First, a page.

THE owner of a leading British equestrian venue has voiced his fears for the sport's future in Wales after being hit by legislation that has meant the 108-acre facility remaining closed.

The David Broome Event Centre at Crick near Chepstow has been shut since early March, initially due do nationwide restrictions imposed amid the coronavirus pandemic, with numerous high-profile showjumping events being subsequently cancelled.

But realistic hopes to reopen this month have now been unexpectedly dashed, with the prestigious Home Pony International, which annually attracts more than 1,000 visitors and was scheduled to take place later this week, being called off.

Centre boss James Broome, son of former world showjumping champion and double Olympic medallist David Broome, has written to Monmouthshire MP David Davies in an attempt to resolve an alarming situation.

An on-line petition, meanwhile, has attracted close to 4,000 signatures in less than 48 hours as the equestrian world rallies behind the Broome family and a venue that regularly attracts riders from showjumping's elite to grassroots talent.

The maximum capacity of outdoor sporting venues in Wales is currently strictly limited to just 30 people.

However, at the same David Broome Event Centre's licensed clubhouse, there is no limit to the number of people that could sit outside drinking beer.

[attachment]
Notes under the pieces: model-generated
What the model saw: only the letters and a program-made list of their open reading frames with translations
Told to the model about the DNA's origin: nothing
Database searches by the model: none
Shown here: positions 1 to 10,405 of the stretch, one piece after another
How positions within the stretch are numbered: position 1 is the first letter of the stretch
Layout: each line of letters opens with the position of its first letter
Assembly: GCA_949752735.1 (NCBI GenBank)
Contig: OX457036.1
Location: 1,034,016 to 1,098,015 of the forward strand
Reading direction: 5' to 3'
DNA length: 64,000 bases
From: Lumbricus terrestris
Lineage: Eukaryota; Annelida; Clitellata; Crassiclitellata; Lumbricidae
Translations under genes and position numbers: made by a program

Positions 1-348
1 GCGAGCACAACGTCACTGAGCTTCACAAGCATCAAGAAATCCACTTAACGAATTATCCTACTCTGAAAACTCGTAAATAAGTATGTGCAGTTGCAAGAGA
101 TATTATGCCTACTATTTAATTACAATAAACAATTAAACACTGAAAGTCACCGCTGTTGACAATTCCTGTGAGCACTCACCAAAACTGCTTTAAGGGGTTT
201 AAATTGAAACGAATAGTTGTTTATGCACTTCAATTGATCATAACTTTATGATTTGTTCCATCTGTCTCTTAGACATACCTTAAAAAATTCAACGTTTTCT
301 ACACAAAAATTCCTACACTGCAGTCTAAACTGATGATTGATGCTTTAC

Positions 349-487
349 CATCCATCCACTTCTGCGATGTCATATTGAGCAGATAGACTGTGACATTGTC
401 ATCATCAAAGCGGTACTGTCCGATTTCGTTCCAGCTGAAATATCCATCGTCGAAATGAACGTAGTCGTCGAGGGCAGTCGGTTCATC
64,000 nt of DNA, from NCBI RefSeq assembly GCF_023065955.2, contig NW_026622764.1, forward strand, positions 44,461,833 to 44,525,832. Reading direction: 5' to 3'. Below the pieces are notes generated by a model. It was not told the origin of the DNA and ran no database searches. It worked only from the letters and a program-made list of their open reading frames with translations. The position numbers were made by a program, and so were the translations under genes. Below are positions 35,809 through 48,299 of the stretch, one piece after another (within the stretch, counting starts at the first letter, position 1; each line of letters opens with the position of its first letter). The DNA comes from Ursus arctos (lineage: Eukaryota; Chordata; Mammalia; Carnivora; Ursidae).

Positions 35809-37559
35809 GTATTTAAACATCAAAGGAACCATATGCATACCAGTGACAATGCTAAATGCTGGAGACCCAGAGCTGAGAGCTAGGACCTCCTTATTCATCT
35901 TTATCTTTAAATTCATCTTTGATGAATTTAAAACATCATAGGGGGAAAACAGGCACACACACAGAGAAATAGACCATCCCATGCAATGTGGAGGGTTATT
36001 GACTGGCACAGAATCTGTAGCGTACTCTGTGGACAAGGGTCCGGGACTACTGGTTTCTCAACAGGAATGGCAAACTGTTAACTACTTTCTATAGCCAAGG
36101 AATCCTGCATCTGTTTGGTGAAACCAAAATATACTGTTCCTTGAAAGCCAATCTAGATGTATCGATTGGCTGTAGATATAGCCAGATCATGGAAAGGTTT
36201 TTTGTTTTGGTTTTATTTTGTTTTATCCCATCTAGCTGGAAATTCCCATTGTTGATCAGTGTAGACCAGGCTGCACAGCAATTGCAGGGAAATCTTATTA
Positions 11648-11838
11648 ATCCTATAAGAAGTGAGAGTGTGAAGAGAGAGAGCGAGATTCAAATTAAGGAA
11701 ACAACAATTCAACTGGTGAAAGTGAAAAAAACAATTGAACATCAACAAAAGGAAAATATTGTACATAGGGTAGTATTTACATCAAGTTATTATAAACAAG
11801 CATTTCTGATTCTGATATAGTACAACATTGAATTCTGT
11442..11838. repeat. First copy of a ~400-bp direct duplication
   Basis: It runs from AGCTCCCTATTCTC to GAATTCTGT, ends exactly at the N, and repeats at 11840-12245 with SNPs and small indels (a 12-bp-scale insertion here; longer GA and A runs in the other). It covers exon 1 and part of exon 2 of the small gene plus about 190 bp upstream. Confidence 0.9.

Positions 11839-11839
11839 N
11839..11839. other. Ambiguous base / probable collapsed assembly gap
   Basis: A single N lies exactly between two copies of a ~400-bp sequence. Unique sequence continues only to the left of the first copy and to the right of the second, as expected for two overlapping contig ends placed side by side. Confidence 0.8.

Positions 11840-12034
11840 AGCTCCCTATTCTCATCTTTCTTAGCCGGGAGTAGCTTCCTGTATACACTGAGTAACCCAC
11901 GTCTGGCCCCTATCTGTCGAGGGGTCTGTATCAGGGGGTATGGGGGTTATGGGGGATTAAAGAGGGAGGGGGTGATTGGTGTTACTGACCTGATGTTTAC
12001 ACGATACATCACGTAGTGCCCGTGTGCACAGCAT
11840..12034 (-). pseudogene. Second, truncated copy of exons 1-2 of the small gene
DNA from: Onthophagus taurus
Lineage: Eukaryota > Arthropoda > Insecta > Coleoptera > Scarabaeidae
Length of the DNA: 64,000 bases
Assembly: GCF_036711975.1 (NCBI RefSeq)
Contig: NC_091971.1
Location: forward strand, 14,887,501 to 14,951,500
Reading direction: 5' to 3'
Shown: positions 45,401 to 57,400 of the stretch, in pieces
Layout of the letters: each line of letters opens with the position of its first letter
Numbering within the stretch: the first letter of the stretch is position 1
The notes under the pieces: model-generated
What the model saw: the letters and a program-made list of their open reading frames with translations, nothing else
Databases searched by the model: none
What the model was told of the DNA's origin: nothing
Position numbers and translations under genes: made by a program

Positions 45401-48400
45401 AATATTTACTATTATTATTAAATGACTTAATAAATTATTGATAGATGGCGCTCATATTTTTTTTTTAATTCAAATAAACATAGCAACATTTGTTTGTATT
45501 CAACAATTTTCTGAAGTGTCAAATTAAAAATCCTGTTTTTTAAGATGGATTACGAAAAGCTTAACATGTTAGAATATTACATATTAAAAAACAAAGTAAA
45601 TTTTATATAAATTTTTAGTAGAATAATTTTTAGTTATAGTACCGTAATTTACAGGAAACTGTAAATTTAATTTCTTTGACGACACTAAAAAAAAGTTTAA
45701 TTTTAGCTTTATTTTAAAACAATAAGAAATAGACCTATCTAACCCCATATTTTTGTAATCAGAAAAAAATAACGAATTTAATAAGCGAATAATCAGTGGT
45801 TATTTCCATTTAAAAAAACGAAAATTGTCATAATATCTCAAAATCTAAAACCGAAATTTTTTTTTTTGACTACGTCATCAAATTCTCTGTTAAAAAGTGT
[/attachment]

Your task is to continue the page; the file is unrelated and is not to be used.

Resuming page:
There are only two full months of the season left, and James has called on Welsh Government chiefs to change current rules that allow businesses and clubs to operate outdoor sporting activity in a safe manner, but with the limit of 30 people removed and decided instead by relevant risk assessment.

South Wales Argus:

James (pictured above, right) said: "This legislation must be changed soon. There is a limited number of months in our country where people will want spend the day outside, and if these regulations are not lifted in the next few weeks, there will be no summer left.

"Many people in the equestrian world, such as grooms, vets, farriers, trainers, coaches, livery yard owners and producers, depend on these events to stimulate the equestrian world.

"We must act soon before the industry collapses.

"The maximum capacity of beer gardens in Wales are set by the venue's risk assessment.

"In contrast, equestrian sport is a non-contact individual activity, with known physical and mental health benefits.

"Keeping a horse or pony ensures daily physical exercise, usually outdoors, in large spaces. Social distancing at these spacious locations is extremely easy."

Following the lifting of other restrictions in Wales - namely a five-mile travel limit and the reopening of caravan parks - permission was given by British Showjumping earlier this month for events to resume at the David Broome Event Centre.

But those hopes were then dashed following a video conference call with Monmouthshire County Council officials.

"I do not believe that riders attending a horse show in a large outdoor space fits within the definition of a 'gathering'," said Broome.

"What is even more frustrating is that venues like ours in England are now running shows with lots of people.

"Our customer base, that we have diligently built up in our family business over the past 50 years, are now travelling to England to participate in these events."